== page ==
Kremlingate seems new, but historic US intercepts reveal previous Russian agents in the White Houseby Calder Walton / February 16, 2017 / Leave a comment
This week saw the first victim fall in the scandal engulfing Donald Trump’s White House over its connections with Russia. On Monday, President Trump’s embattled National Security Adviser, General Michael Flynn, resigned after just 24 days in office, making him the shortest serving National Security Adviser in US history. Flynn’s resignation raises more questions than it answers, and is likely to be the beginning, not the end, of this scandal—already being termed “Kremlingate” in Washington.
Behind Flynn’s resignation lie much broader, and more significant, questions about Russia’s connections with the Trump White House: did Russia do more than “interfere” in the US presidential election in favour of Trump, as US intelligence previously assessed, and actually collude with his election campaign? Do Russia’s intelligence services hold compromising material on the President of the United States? In other times, such questions would seem like the plot of a far-fetched novel, but they are now legitimate questions to ask.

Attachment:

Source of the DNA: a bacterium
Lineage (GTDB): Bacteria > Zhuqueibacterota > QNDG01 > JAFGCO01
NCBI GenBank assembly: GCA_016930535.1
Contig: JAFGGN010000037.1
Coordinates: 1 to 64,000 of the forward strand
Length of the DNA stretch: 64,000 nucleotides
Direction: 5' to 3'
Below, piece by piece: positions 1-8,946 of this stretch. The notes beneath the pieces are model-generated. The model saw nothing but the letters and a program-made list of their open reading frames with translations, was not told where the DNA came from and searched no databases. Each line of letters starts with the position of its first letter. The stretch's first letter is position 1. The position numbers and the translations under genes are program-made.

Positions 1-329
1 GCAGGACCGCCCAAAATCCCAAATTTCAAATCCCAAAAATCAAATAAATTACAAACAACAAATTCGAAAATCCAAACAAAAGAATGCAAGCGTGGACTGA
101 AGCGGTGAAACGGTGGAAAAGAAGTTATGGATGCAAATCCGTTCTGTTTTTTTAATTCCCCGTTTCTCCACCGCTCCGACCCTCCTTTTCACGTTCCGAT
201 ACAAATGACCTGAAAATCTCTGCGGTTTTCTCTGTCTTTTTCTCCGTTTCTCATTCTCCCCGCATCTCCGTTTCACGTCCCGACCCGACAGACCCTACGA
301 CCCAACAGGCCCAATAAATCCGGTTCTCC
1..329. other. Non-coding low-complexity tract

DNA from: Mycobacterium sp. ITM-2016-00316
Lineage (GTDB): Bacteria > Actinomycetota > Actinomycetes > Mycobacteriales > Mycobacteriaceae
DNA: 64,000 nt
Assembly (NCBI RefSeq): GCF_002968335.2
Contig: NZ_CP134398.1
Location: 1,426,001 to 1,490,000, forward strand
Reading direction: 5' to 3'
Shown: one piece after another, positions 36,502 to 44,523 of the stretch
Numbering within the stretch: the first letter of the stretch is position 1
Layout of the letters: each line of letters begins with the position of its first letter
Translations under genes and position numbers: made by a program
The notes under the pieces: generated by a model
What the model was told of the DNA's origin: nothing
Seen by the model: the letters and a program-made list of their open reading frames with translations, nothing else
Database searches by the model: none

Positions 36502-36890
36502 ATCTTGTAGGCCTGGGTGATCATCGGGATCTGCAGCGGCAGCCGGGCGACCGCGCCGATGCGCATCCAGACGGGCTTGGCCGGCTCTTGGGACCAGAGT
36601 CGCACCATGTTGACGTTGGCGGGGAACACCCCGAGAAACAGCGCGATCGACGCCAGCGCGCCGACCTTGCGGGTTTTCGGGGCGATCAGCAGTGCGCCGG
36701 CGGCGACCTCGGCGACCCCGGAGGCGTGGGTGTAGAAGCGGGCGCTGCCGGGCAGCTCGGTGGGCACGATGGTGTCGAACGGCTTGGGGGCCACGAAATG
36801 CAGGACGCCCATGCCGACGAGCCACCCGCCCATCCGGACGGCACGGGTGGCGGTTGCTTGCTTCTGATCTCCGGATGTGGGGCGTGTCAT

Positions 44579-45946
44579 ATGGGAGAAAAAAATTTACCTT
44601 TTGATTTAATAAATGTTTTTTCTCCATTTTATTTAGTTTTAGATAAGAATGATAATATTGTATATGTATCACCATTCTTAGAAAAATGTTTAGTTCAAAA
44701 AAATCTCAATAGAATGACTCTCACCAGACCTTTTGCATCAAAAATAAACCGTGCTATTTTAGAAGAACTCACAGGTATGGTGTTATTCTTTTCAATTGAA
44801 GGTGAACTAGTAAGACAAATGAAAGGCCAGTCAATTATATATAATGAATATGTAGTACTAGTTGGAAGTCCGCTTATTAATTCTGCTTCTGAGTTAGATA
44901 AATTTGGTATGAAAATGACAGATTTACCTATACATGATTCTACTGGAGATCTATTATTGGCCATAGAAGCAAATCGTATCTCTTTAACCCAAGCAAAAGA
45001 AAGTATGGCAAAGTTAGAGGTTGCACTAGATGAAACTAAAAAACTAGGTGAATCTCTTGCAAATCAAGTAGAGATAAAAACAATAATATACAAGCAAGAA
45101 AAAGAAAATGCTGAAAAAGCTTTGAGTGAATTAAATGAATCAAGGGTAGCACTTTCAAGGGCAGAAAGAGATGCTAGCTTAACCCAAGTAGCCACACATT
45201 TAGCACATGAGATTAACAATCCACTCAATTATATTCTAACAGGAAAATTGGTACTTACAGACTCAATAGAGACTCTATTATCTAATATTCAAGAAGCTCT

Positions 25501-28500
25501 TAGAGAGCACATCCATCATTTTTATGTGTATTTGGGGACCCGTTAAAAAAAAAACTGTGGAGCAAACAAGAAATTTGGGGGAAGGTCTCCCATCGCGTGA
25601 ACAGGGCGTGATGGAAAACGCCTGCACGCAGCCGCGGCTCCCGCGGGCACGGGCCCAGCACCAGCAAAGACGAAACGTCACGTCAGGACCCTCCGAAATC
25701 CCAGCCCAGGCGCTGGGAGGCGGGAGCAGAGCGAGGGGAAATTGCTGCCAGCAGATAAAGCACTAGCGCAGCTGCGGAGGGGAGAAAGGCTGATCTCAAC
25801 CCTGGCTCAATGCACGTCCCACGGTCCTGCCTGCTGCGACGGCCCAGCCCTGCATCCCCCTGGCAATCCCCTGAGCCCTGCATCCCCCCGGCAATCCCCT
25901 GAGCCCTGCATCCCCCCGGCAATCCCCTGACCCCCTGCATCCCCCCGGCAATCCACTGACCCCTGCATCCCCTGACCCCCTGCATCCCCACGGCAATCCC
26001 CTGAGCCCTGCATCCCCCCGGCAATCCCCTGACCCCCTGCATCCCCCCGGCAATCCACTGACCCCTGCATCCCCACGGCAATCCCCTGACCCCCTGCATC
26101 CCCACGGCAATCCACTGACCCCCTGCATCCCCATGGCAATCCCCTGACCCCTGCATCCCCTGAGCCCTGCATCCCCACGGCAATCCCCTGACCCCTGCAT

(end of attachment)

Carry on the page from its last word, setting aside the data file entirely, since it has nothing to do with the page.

Flynn stepped down when it emerged from leaked US intelligence intercepts that he had misled senior White House staff about whether he had discussed sanctions against Moscow on a phone call with the Russian ambassador to the US, Sergei Kislyak. This happened in December last year, before Trump entered the White House. On 29th December, in response to US intelligence assessments that Russia interfered in the US presidential election, President Obama imposed sanctions on Russia and expelled 35 Russian suspected intelligence officials from the US. That same day, Flynn called the Russian ambassador—it is now reported that he actually had five calls that day with Kislyak. Flynn’s contact with the Russian ambassador was first reported by The Washington Post on 12th January. When questioned about its nature, senior White House Staff—including Trump’s Press Secretary, Sean Spicer, and then Vice President-Elect, Mike Pence—stated that Flynn had not discussed sanctions with the Russian ambassador. It has now emerged this was false. In late January, the acting Attorney General, Sally Yates—later fired by President Trump for her doubts over the legality of his immigration ban executive order—reportedly informed the White House that transcripts of intercepted calls to the Russian ambassador, picked up through routine US monitoring, showed that Flynn had lied about the nature of his calls with Kislyak and was therefore vulnerable to Russian blackmail.